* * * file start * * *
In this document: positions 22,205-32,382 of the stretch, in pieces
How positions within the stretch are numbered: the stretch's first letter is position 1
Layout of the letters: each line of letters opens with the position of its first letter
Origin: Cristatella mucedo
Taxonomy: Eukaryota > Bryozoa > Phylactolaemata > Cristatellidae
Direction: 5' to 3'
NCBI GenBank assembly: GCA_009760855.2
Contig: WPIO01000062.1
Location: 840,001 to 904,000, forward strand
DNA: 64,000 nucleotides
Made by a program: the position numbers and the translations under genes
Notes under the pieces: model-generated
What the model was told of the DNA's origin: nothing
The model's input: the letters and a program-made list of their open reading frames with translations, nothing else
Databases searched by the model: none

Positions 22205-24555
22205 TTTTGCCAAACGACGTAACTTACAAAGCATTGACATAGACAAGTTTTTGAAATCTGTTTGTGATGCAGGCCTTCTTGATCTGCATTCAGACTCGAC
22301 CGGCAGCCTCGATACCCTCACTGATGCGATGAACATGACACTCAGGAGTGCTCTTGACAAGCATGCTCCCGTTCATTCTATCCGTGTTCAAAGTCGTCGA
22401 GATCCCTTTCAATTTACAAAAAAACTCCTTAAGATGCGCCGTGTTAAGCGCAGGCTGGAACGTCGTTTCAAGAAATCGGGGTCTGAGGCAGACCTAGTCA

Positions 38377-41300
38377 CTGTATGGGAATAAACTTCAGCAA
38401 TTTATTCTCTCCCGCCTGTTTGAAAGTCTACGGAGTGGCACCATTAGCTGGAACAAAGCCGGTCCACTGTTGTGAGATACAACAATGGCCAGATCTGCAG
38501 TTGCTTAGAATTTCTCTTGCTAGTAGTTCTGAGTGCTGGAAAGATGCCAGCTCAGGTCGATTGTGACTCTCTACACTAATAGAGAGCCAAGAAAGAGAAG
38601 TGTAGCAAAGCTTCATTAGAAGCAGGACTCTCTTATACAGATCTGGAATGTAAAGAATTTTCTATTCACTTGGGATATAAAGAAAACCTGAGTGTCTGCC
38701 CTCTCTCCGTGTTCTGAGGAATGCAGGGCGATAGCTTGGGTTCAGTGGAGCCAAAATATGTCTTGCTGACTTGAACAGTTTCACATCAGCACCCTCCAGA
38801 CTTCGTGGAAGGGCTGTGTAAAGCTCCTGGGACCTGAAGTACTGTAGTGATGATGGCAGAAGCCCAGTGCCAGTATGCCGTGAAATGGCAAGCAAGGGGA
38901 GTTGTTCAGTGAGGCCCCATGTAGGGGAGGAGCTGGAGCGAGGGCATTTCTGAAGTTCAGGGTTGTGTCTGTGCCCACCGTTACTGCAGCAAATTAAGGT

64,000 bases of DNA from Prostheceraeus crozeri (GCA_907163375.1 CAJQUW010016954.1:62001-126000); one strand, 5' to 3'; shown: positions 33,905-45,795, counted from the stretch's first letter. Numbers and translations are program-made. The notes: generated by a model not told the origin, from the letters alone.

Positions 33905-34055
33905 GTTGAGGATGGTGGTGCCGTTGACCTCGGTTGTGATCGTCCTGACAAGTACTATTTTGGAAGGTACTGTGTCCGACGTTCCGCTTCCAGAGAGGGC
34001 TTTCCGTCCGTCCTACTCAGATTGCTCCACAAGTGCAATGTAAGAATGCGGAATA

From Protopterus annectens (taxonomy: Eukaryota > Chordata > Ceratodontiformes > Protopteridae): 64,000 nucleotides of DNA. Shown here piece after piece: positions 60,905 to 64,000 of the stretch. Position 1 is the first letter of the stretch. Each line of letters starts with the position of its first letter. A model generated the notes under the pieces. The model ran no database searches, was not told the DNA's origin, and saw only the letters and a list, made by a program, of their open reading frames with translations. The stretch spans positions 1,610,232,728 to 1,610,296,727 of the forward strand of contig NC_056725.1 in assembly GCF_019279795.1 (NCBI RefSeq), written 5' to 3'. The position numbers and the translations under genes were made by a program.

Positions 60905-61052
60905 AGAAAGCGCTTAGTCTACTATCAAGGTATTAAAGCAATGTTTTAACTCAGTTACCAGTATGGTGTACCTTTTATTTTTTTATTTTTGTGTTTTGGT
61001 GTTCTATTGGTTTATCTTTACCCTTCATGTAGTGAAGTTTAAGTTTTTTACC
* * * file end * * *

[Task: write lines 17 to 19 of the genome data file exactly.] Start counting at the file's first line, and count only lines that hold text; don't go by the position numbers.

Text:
22205 TTTTGCCAAACGACGTAACTTACAAAGCATTGACATAGACAAGTTTTTGAAATCTGTTTGTGATGCAGGCCTTCTTGATCTGCATTCAGACTCGAC
22301 CGGCAGCCTCGATACCCTCACTGATGCGATGAACATGACACTCAGGAGTGCTCTTGACAAGCATGCTCCCGTTCATTCTATCCGTGTTCAAAGTCGTCGA
22401 GATCCCTTTCAATTTACAAAAAAACTCCTTAAGATGCGCCGTGTTAAGCGCAGGCTGGAACGTCGTTTCAAGAAATCGGGGTCTGAGGCAGACCTAGTCA